June 30, 2009 was like any other day for me – other than the fact that I was salivating at my desk, waiting for someone, anyone who had attended the kickoff of the 360 Tour in Barcelona to upload a clip to YouTube. Thanks to the nine hour time difference between California and Spain, the vids started posting by late afternoon – and finally, I had my fix! If you were a U2 fan excited about the 360 Tour five years ago, you understand; maybe you did the same thing.
Unfortunately, it would be another four months before the band would reach my neck of the woods – but what a show it was! The U2 360 Rose Bowl show set the record for highest attendance at one U.S. show by a single headliner (that’s according to Billboard, by the way), with an audience of 97,014. Now, were all of those people U2 superfans? Unfortunately, no.
That’s one of the drawbacks of seeing U2 in Southern California. Too many people here go to concerts for the sake of going to concerts. They regard seeing U2 the way lots of us regard seeing the Rolling Stones: You want to do it, just to say you have. That’s why, at any U2 show in LA, it’s not unusual for a diehard fan like myself to be the only person singing along to the newer songs (or even many of the older ones, for that matter). But that’s okay, because if we are located near the stage, it improves our chances of getting noticed by the band! One moment that I’d like to think had something to do with my clear devotion to the band is pictured here; it was during “The Unforgettable Fire” (the band did an incredible arrangement of this for the 360 shows), and it involves Bono looking down from the bridge to the crowd underneath, where I just happened to be standing. Was he looking at all of us, or just me? I’d like to think it was just me.
First, let me tell you what I loved about the U2 360 Tour, and specifically, the Rose Bowl show. Some will disagree, but I loved The Claw. It was monstrous; it was spectacular; it was impossible to ignore. It made a statement, and that statement was, “U2 is here” – period. Whether or not you were going to the show, you could not be unaware of U2’s presence in your city for that night.
Likewise, I loved the space theme. It didn’t necessarily tie into “No Line on the Horizon,” but U2 isn’t about theming its concert tours in lockstep with an album title. That simplistic branding style is much more suitable for legacy acts – and as we’ve been hearing for the past several years, U2 is not, nor will they ever be, a legacy act! (After all, that’s supposedly the reason why the new album is taking so long. Supposedly.) During the 360 Tour, references to the space theme included:
- The David Bowie “Major Tom” intro. People sang along, which made it a fun way for the crowd to get pumped up before U2 walked onstage. I will give my fellow close-to-the-stage crowd mates some credit: Almost everyone seemed to understand the tour’s space theme, and that Major Tom was our signal for U2’s figurative “landing.”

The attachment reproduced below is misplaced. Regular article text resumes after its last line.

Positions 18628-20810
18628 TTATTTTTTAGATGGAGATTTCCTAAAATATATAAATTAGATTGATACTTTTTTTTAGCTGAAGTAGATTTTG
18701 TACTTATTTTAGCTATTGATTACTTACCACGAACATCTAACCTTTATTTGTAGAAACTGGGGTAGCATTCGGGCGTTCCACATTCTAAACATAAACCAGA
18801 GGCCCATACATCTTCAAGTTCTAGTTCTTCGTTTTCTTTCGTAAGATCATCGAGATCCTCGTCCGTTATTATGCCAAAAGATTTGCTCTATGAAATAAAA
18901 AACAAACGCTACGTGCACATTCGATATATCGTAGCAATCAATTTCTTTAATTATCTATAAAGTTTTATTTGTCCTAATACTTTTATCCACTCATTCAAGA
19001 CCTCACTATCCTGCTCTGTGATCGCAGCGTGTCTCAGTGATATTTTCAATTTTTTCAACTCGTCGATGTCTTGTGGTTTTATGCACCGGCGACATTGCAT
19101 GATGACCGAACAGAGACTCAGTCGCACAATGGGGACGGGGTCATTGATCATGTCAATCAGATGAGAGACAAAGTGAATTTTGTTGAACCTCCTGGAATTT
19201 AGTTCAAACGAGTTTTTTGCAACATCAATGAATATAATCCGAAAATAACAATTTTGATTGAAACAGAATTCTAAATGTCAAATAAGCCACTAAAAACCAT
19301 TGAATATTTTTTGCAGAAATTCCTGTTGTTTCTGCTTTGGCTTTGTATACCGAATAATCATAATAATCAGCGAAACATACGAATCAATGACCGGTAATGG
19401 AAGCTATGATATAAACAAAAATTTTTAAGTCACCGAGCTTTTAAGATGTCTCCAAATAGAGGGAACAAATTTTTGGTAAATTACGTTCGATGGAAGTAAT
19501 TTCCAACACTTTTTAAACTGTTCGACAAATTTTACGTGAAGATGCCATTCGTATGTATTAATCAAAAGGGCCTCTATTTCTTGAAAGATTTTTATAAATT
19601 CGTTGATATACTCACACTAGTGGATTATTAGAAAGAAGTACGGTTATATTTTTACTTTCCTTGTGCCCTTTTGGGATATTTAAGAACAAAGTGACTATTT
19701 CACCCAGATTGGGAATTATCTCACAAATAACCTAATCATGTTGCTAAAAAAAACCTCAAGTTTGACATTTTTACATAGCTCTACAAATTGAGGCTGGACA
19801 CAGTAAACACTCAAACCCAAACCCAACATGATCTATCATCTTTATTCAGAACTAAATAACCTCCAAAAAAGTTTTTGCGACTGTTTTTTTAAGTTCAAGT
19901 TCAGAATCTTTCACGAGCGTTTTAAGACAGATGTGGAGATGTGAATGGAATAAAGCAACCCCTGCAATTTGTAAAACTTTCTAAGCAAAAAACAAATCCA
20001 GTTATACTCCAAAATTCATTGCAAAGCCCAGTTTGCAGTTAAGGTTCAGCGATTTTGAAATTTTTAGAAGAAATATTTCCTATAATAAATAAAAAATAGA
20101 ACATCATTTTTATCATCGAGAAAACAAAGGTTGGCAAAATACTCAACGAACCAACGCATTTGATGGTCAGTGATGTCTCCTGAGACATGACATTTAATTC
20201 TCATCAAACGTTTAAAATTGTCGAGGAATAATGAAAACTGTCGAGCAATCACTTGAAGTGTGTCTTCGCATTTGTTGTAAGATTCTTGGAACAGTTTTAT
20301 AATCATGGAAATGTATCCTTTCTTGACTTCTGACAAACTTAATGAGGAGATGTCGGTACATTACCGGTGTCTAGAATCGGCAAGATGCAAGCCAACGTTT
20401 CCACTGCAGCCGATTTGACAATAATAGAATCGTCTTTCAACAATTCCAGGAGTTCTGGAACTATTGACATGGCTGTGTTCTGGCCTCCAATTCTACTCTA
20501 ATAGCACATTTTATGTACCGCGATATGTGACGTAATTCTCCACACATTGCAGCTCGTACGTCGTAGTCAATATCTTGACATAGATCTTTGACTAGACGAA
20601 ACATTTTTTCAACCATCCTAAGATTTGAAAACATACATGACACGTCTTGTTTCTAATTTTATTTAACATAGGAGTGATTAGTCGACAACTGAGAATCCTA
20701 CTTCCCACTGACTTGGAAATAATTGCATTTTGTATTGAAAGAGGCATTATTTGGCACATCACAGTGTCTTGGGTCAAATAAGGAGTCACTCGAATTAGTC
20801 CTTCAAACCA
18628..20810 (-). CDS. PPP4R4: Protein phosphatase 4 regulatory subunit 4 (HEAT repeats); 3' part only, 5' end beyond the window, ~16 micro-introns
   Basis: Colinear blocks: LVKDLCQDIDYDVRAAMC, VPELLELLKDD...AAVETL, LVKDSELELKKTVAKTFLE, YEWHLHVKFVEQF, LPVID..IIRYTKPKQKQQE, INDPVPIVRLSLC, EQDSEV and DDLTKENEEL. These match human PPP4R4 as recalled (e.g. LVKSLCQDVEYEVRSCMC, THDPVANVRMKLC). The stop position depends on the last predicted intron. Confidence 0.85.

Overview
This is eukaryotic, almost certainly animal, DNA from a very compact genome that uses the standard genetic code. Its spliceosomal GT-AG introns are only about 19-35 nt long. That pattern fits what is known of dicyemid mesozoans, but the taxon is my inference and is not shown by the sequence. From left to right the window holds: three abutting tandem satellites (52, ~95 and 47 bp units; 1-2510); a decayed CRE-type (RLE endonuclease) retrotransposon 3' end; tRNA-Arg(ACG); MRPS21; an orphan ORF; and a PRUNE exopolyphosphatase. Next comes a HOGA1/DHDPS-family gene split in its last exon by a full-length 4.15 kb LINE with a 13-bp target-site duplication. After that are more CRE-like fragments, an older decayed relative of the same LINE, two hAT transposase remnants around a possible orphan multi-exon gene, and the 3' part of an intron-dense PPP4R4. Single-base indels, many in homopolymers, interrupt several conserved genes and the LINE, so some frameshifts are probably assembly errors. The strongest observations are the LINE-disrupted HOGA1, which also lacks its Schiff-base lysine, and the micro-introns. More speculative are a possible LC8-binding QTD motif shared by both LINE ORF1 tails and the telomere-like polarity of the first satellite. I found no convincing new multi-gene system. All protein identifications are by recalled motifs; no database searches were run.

- The pre-taped interlude by Frank DeWinne of the International Space Station during “In a Little While.” DeWinne quoted the lyrics, “A man takes a rocketship into the skies; he lives on star that’s dying in the night. And follows in the trail, the scatter of light.” At the Rose Bowl show (I’m guessing other shows as well), Bono addresses him by name, saying, “Thank you for joining us this evening. Safe home!” Sure, we knew the tape wasn’t live – but it was awesome nonetheless!
- On the final leg of the tour, Commander Mark Kelly replaced Frank DeWinne with a pre-taped video wherein he spelled out “Beautiful Day” on paper and quoted the Major Tom lyric, “Tell my wife I love her very much – she knows.” It was a beautiful reference to his wife, former Congresswoman Gaby Giffords, who was almost fatally injured earlier in the year.
- After the show, Elton John’s “Rocketman” played over the audio as the crowd filed out.
Specific to the Rose Bowl show, there were other references to the space theme. Before singing “No Line on the Horizon,” Bono said, “We’ve got old songs; we’ve got new songs; we’ve got songs we can barely play. We’ve got a spaceship…but it ‘aint going nowhere without you!” I love it anytime Bono acknowledges the band’s real experiences together, so it was fun to hear him admit that some songs are difficult to play. Of course, you’re left to wonder: Which ones?
As most fans know, the next U.S. leg of the U2 360 Tour was postponed due to Bono’s back injury. This gave the band plenty of time (a little too much time, if you ask me) to re-tool the entire show. By the time I saw them again in Anaheim in June 2011, they were opening with “Even Better than the Real Thing,” and a whole mess of NLOTH songs were cut from the setlist. That included the underrated masterpiece “Breathe,” which was, sadly, also cut from the DVD release of the Rose Bowl show. I was a little annoyed that the band wanted to give viewers the impression that the first song played during the show was actually “Get on Your Boots.” Not cool, guys!
What I was happy about, however, was that I appeared with my husband for about one-eighth of a nanosecond on the DVD – and what’s more, we appeared right after Bono! During “Walk On,” there is an interlude where Bono leads the crowd in a clapping exercise (sorry, I’m not sure what else to call it) for Aung San Suu Kyi. Right after he begins clapping, the camera cut to a very blurry couple wearing gray. And that couple, my friends, is us! If it weren’t for my husband’s glasses and the major height difference between us, I would probably not have noticed. But there we were, and I’d like to think that it had something to do with our (okay, my) extreme displays of superfandom during this show. Because even 20 feet from the stage, there just aren’t that many serious fans at a U2 show in LA – yes, even in a crowd of nearly 100,000. What was your experience at the U2 360 Tour? Tell me about it in the comments!